He spoke in Middle East debates in the House of Lords, telling the House on 15 January 1998: "In the appalling conditions in the Gaza Strip, it was essential to make it possible for the products of Gaza – citrus crops – to get out to the world markets. The first essential was a port and the second an airport... We should take an example from the Second World War and build a temporary port which would, with the help of ro-ro ships and caissons, enable the movement of goods." Denman was a trustee of the charity Medical Aid for Palestinians.

After the Six-Day War between Israel and Egypt of 1967, the British government sent him to negotiate with President Nasser of Egypt, the release of vessels including four British ships stranded in the Great Bitter Lake area of the Suez Canal, which was blocked. However, the ships were stuck until the canal re-opened in 1975.

Denman advised the government of Edward Heath – which in 1973 took Britain into the European Economic Community – on trade with the rest of the world. He became a champion for the interests of New Zealand, which risked being shut out by European tariffs, and forged links for its businesses, both with Britain and the Middle East.

He was chairman of the Committee for Middle East Trade, part of the Overseas Trade Board, from 1971 until 1975, and in 1976 was made CBE for his services to export. Denman also inspired the Kuwaiti government's decision to give £1.5m to fund a new wing of the Tank Museum at Bovington in Dorset, as thanks for the expulsion of Saddam Hussein's forces from its territory in the First Gulf War of 1991. The Queen opened the Museum's Kuwait Arena in 2009.

The decision of Tony Blair's government to send forces into Iraq in 2003 greatly upset Denman, as did the long-drawn-out conflict in Afghanistan. So concerned was he to find out about Afghan conditions that he travelled there on the eve of his 90th birthday. He visited Kabul and, with an uncertain local escort following him on his departure, crossed the Khyber Pass.

He reserved a special care for Windlesham House School, a preparatory school which the family allowed to move in to Sir Richard Denman's vast country pile, Highden House near Washington in West Sussex, and for many years served as a governor.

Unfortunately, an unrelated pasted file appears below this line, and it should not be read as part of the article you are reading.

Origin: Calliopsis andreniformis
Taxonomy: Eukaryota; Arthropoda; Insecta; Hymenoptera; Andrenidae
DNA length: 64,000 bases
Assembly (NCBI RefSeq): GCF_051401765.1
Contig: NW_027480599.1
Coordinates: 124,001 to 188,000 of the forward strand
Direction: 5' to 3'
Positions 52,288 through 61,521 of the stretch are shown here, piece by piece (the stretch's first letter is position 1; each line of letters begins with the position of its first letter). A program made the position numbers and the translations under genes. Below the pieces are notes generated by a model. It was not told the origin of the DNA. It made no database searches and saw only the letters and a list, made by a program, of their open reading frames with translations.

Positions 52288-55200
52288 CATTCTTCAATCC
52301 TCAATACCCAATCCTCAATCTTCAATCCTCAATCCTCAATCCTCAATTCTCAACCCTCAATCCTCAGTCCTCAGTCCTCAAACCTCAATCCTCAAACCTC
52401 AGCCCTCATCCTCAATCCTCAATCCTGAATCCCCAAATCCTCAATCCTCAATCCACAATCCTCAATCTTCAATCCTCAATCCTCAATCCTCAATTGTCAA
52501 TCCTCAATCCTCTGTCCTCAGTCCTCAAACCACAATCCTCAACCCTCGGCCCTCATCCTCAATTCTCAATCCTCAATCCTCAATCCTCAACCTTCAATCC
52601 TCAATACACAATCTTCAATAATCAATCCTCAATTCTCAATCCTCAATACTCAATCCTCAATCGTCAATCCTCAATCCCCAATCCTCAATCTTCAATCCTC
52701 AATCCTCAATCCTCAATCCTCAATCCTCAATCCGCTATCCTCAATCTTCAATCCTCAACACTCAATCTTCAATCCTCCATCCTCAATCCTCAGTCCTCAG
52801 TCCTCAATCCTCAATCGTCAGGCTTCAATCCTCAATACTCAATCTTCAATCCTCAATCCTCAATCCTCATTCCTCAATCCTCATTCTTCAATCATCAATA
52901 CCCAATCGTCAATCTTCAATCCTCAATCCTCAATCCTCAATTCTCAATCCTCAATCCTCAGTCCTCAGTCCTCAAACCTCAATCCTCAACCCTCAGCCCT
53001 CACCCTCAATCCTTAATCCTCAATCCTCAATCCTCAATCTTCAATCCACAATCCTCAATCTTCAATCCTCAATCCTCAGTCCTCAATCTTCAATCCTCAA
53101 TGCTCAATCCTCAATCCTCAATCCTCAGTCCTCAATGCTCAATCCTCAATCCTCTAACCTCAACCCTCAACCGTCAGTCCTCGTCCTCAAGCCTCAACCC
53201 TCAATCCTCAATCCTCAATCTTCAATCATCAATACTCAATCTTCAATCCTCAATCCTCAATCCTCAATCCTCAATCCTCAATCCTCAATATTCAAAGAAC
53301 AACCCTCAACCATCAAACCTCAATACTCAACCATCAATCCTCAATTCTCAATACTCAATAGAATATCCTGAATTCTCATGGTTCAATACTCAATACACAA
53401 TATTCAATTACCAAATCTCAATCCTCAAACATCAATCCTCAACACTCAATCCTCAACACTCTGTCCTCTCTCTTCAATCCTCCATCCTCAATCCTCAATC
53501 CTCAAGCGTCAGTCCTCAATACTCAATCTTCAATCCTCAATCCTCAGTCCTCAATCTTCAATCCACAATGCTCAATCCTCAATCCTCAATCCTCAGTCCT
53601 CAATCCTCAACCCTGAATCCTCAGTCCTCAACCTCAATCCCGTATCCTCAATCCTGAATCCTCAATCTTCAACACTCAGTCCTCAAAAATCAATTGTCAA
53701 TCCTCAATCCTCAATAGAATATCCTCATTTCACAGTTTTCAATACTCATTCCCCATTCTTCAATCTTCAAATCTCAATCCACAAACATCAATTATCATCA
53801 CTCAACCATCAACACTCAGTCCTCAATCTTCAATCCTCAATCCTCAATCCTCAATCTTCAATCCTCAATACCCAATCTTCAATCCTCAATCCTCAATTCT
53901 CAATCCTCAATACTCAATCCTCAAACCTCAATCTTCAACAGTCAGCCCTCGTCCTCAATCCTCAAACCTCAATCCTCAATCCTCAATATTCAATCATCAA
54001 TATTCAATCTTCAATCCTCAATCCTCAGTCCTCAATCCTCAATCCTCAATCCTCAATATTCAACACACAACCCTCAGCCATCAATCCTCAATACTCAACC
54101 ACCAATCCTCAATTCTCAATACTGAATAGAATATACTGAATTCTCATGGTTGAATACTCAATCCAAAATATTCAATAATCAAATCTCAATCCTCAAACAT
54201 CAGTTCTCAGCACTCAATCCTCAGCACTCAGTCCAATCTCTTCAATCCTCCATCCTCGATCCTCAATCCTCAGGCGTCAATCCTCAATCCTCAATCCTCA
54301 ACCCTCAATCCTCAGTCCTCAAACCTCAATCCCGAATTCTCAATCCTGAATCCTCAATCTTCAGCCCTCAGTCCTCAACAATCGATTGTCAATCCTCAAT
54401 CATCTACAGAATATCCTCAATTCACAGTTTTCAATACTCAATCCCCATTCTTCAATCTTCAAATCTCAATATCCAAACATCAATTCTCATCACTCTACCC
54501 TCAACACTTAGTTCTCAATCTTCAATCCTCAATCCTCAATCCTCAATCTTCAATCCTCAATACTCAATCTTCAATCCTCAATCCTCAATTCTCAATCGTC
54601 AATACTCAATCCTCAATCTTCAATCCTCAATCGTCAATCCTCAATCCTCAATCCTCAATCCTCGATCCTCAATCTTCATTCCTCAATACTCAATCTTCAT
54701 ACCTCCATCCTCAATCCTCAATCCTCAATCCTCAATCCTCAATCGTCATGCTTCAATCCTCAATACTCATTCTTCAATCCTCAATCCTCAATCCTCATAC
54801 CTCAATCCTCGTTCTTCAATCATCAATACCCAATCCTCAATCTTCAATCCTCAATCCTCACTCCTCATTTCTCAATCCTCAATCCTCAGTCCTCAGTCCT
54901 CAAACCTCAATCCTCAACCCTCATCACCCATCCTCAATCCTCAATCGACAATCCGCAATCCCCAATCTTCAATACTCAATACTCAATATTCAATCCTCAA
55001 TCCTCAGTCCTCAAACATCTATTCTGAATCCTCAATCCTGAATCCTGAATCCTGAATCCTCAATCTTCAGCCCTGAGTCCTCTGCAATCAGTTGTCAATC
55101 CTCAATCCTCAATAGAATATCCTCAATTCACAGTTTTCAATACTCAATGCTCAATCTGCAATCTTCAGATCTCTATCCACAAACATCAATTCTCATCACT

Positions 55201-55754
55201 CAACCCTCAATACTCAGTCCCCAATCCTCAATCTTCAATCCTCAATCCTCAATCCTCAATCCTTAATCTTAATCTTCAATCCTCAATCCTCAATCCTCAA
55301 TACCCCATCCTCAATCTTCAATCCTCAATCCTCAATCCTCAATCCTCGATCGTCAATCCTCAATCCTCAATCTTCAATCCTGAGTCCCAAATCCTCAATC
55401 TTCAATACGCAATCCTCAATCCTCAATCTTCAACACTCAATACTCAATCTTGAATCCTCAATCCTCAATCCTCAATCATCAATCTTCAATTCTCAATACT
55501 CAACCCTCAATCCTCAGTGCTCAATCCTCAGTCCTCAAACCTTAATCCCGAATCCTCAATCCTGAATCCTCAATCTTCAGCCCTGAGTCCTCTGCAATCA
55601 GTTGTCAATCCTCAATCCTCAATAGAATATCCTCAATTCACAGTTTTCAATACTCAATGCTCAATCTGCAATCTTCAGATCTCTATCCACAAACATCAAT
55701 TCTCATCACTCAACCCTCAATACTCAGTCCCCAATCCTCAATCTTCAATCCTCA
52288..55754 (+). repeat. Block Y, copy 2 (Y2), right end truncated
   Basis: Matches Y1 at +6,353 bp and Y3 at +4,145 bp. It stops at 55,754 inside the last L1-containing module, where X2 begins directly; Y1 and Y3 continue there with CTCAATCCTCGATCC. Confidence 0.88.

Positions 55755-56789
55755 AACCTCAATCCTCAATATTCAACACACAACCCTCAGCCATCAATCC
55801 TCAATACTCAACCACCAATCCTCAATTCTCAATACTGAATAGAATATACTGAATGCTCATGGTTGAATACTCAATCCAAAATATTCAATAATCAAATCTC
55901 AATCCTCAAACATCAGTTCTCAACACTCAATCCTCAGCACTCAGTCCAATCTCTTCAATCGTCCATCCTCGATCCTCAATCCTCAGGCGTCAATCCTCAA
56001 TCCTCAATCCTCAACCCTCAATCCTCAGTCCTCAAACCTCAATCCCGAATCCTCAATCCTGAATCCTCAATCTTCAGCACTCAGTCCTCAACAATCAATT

Denman succeeded his father as 2nd baronet Denman of Staffield in Cumbria in 1957, and became the fifth baron Denman of Dovedale in Derbyshire in 1971 on the death of his cousin, Thomas, 4th Baron. Sir Richard's elder brother, Thomas, 3rd Baron, had been Australia's Governor-General from 1911-14, and the first Baron, also named Thomas, Lord Chief Justice from 1832 until 1850. Denman's son, Richard Thomas Stewart Denman, succeeds him.

Charles Spencer Denman, businessman and philanthropist: born Penrith, Cumbria 7 July 1916; married 1943 Sheila Anne Stewart (died 1987; three sons, one daughter); MC 1942; CBE 1976; Knight Commander of the Royal Order of Francis I 2004; died Highden, West Sussex 21 November 2012.

PROMOTED VIDEO
Have you tried new the Independent Digital Edition apps?
News
ebooksAn evocation of the conflict through the eyes of those who lived through it
Sport
David Moyes gets soaked
sport Moyes becomes latest manager to take part in the ALS challenge
Life and Style
techCould new invention save millions in healthcare bills?
News
peopleEnglishman managed quintessential Hollywood restaurant Chasen's
Life and Style
food + drinkHarrods launches gourmet food qualification for staff
Arts and Entertainment
Michael Flatley prepares to bid farewell to the West End stage
danceMichael Flatley hits West End for last time alongside Team GB World champion Alice Upcott
News
Members and supporters of the lesbian, gay, bisexual, transgender (LGBT) community walk with a rainbow flag during a rally in July
i100
Voices
Mosul dam was retaken with the help of the US
voicesRobert Fisk: Barack Obama is following the jihadists’ script
Life and Style
Black Ivory Coffee is made using beans plucked from elephants' waste after ingested by the animals
food + drinkFirm says it has created the "rarest" coffee in the world
Arts and Entertainment
Jamie T plays live in 2007 before going on hiatus from 2010
arts + entsSinger-songwriter will perform on the Festival Republic Stage
Life and Style
food + drinkThese simple recipes will have you refreshed within minutes